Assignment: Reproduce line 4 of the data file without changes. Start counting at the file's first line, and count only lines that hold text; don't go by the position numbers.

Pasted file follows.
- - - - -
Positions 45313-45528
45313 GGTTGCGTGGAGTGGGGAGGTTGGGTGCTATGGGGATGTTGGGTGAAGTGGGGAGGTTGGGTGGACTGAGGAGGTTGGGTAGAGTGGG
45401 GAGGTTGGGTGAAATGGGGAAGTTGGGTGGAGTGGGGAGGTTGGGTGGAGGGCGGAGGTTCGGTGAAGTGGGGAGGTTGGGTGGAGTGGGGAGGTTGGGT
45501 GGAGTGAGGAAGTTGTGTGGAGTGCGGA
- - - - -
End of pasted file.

45501 GGAGTGAGGAAGTTGTGTGGAGTGCGGA